Jeremy Atiyah jumps into a turbo-charged rubber ring and crashes through the cold North Sea for the funniest five minutes of his life
RICHARD BARRETT gestures at the blue skies, still seas and balmy autumnal sun shining over Lowestoft. "Terrible weather," he grumbles. Terrible, that is, if your favourite hobby requires the presence of mountainous waves. I was in Norfolk for a ride in a Rigid Inflatable Boat (or RIB).

"We like it extreme," adds Richard, the director of North Sea Training Services, a company which trains about 1,000 people a year in sea-rescue, operating in stormy weather off Britain's oil rigs. A sideline of the business is taking tourists out for wild North Sea rides on his training boats. And the higher the waves the better the ride.

The beauty of an RIB is that it is virtually indestructible. Unlike conventional fibre-glass powerboats, which operate only in calm conditions, an RIB can put forth in winds of up to 100mph. Its secret is simple buoyancy. If an 80ft wave crashes over your RIB, you will not fill up with water. This thing is so buoyant it can afford to be open at the back. Excess water simply drains away.

Which is not only reassuring news for those people who have fallen off oil rigs in storms. It also spells joy for people who like the idea of bouncing safely at high speed through towering waves. Richard Barrett, the local equivalent to Richard Branson, is one such person, as is his chief instructor, a character known as Dog. "Dog's mad," Richard tells me. "He'll stand there in a full storm eating fried egg and bacon sandwiches. But I did the Round-Scotland Race last year with him in a boat called Braveheart. A beast of a boat. We came first in our class."

Braveheart, it turns out, is currently being upgraded to a monster vessel which can travel at up to 80mph - the ultimate executive toy. And rugged Richard with his voluptuous girlfriend look just the pair to take Britain's oceans by storm.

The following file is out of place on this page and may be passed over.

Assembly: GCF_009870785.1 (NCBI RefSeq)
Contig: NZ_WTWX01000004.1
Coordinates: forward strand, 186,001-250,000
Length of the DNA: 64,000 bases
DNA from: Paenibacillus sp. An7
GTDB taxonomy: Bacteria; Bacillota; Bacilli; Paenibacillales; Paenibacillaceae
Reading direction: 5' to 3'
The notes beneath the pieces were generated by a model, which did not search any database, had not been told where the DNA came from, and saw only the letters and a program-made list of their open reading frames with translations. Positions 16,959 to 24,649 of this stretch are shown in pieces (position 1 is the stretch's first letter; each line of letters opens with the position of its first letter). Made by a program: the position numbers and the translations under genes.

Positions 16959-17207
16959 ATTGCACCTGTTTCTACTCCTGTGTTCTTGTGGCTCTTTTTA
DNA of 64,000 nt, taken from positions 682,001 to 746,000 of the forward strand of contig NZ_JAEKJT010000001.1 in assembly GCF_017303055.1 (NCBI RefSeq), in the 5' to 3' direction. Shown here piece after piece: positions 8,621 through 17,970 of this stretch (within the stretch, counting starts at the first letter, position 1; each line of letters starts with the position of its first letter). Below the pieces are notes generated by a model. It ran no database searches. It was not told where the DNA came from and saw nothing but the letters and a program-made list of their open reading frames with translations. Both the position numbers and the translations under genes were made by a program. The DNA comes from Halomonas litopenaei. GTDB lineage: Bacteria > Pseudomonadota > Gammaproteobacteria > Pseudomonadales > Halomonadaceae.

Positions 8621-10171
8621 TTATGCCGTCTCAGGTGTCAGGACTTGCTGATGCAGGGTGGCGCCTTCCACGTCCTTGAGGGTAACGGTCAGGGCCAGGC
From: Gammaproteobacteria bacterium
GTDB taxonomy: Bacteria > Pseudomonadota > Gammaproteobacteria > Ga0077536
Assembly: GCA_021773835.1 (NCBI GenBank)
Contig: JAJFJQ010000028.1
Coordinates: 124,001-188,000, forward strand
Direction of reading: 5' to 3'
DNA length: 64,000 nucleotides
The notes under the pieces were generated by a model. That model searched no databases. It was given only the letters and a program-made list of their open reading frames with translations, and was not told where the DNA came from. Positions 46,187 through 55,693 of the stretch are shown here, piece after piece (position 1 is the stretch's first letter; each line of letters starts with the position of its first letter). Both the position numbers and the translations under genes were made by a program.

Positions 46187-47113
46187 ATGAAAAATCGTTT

"There's a swell from the north," reports a group of incoming trainees in dry suits, just as we are going out. "Mackerel sky. Waves breaking on the bank." That sounds more promising then. After a quick safety briefing, explaining what I should do in an emergency - how to contact the safety boat by radio, how to take control of the boat - we are ready to go. The boat I am testing today is a little one that does only 40mph, though that is fast enough when progress is as smooth as a bouncing bomb.

Richard gives a demonstration in the art of chasing waves. The boat skims right over the top of them, before slamming down wham-ergh! into the water. There is a suggestion that there may be seals on the sand bank, though (wham-ergh!) luckily it is not seals that I am here for today.

Next it is my turn. And happily, learning to drive an RIB is a whole lot easier than learning to drive a plane. There is a steering wheel and a throttle, and that is about it. Nothing to crash into. Beyond the harbour entrance, no rules of the road. Well, none that I have to worry about. What's more, the driver's seat is the most comfortable on the boat. I feel like I have got the whole machine between my legs.

When the new Braveheart is ready, Richard tells me, all the passengers will get to sit in comfortable seats and nobody will feel they are about to fly out of the boat. Not that I am scared of flying into the water, even from this relatively small RIB. I am in a wet-suit, a dry-suit and a life-jacket. In fact, I am so warm that the North Sea in late October looks quite tempting.

Which is lucky, because, RIBs are perfect for water sports. If you thought

water-skiing in the Mediterranean was fun, try being dragged through the North Sea in stormy seas.

North Sea Training Services has got various water toys, including the fantastic turbo ring (otherwise known as the ringo, donut or biscuit) which is a tiny, one-man rubber dinghy attached to the boat by a long rope. I swing, bounce, flail and fly at high speed over the waves as Richard spins the boat this way and that, apparently trying to shake me off. After the most hilarious five minutes of my life I finally take off out of my donut, and land on my head several miles away. Or that is how it feels.

As the RIB spins round to pick me up again, it is almost a disappointment to be rescued. Lying on my back in the North Sea in a stiffening northerly breeze has never been so much fun.

Jeremy Atiyah's adventure was arranged by Anglian Activities (tel: 01603 700770). Packages include: Wet Dream Day (steer, practise boat handling exercises at speed, offshore survival techniques, man overboard and ringos. Minimum group size is six, price pounds 140 per person); RIB Excursion (half- day trip on the North Sea, details as above. Minimum group size is six, price pounds 74 per person). RIBs Water-Skiing & Wakeboarding (trip out on the RIBs with water-skiing, wakeboarding or ringos. Minimum two people. Trip lasts about one hour, price pounds 105 per group of two to four people). Anglian Activity Breaks can also organise hotel accommodation.

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